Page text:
Our trip to Auschwitz and Birkenau wasn't the easiest tour I've ever taken and at points upsetting but it's one it's good to have made. I can't imagine that anybody isn't aware of the terrible things that happened there during the war but being there doesn't half bring home the terrible and quite unbelievable depths of cruelty that people can bring themselves to.
Auschwitz itself was a polish army camp that the Germans enlarged to use as a concentration camp.
Each prisoner was allowed to bring a certain amount of luggage with them which was promptly taken off them when the arrived. Auschwitz had quite an industry in sorting out and selling on the luggage. What remained after the war was only a small porportion of it.
From a large cabinet of suitcases
Can't say I was ready for the room that has a case containing several tons of human hair which equated to the hair of over 40000 people. All the prisoners to the camp had their head shaved and the hair went on to be woven into cloth and sold or used for stuffing.
This is a cell for standing which has been partially deconstructed so that the inside can be seen. 3 or 4 prisoners at a time would be sentenced to these so there would be no room to lie down or sit. They would have been required to crawl in and out of the small hatch you can see at the bottom. As if this wasn't enough, they would still be required to come out during the day and do a days work.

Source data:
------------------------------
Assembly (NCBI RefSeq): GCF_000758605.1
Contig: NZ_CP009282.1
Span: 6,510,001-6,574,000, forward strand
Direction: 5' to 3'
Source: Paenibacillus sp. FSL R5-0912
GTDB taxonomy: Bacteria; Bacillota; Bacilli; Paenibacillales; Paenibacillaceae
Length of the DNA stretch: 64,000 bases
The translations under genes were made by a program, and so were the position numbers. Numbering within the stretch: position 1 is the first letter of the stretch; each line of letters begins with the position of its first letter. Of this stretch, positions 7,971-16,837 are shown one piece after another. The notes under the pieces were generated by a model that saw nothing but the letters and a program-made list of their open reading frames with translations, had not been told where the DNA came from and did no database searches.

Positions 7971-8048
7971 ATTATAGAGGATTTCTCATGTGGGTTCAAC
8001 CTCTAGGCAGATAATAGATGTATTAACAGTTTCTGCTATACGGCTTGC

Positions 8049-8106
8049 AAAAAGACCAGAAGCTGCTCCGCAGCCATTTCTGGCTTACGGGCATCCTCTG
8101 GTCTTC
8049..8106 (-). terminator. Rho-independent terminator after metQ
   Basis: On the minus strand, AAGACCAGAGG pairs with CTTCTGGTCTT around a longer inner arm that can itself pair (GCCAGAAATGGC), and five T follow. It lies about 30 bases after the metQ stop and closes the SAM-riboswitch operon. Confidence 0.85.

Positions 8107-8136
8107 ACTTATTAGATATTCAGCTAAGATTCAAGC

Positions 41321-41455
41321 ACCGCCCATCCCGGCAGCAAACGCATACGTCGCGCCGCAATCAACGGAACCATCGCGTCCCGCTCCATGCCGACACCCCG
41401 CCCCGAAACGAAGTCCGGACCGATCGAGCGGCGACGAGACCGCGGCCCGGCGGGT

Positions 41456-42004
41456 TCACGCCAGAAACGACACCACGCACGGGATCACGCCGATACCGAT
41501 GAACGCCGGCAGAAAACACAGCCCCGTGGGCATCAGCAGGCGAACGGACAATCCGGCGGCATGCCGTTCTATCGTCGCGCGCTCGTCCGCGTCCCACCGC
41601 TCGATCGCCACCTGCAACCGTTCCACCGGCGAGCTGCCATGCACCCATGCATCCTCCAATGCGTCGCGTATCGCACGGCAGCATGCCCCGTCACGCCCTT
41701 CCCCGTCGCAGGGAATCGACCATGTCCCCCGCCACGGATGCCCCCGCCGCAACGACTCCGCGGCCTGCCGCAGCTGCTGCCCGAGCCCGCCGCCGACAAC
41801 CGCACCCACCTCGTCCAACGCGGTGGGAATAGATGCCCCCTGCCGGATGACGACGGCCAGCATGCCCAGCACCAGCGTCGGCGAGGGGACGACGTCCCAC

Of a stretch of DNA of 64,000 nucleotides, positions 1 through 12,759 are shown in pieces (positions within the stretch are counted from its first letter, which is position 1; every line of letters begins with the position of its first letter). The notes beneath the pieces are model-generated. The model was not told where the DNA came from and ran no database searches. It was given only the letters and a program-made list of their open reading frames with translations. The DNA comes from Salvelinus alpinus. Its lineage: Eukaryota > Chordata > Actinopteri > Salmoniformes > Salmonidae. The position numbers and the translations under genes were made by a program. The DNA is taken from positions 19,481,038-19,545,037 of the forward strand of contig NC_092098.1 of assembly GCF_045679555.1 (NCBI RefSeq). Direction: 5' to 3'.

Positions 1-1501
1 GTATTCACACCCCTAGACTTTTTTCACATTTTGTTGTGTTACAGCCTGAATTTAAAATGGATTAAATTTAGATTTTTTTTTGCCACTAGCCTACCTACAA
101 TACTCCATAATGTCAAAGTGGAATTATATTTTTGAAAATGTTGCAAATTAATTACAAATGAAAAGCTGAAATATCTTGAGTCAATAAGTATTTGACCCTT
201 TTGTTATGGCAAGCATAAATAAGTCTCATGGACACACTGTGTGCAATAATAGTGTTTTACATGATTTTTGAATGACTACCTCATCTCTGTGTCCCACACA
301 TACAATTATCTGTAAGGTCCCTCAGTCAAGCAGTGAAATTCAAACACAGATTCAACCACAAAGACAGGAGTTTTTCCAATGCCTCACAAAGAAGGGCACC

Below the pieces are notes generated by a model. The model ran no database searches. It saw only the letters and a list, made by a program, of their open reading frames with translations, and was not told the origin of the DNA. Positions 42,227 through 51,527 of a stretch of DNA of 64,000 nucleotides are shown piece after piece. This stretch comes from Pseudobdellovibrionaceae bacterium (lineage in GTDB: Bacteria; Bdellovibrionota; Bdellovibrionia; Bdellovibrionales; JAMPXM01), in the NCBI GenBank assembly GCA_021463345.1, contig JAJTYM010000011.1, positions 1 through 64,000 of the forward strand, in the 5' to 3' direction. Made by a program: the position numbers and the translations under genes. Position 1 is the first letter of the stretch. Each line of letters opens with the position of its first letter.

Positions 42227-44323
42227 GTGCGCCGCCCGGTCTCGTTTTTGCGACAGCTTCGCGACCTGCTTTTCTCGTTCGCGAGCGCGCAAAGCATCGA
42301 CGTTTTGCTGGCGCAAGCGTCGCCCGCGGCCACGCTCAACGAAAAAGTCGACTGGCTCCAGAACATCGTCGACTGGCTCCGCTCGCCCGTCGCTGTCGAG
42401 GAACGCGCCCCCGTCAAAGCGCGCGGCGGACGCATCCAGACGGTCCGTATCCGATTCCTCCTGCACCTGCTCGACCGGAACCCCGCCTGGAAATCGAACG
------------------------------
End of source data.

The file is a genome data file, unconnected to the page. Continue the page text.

The gallows where recaptured, escaped prisoners would be hung in front of the whole camp.
Outside the has chamber.
Inside the gas chamber.
The crematorium which was rebuilt after the war by Jews from the original parts.
The camp comander was captured after the war and returned to Auschwitz where he was hung on these gallows.
A few miles away is a considerably larger camp at Birkenau, sometimes known as Auschwitz 2
Towards the end of the war to speed up the "processing" of prisoners the railway lines were extended into the camp and prisoner were sorted out in the camp into those that were to be sent straight to the gas chambers and those deemed fit to work.
A refurbished railway carriage of the sort used to ship prisoners.
Seven days from the liberation of the camp, the gas chambers and crematorium were blown up in an attempt to cover up what had been going on in the camp. These have been kept as they were found as a monument to those that died there.
Gravestones in 4 languages, Polish, English, Hebrew and Yiddish, erected in front of one of the pits used to dispose of human ashes.
Some of the Brick built huts at Birkenau. The grass wouldn't have been there during the war due to bad drainage, it would have been Mud or frozen over.
Sleeping shelves in the brick huts, which would have slept several people on 3 different levels including the floor (the concrete on the floor is a recent addition)
Most of the huts at Birkenau are these wooden designs which were quickly found to be much cheaper to build.
The latrines in one of the huts.
Inside one of the huts with sleeping shelves.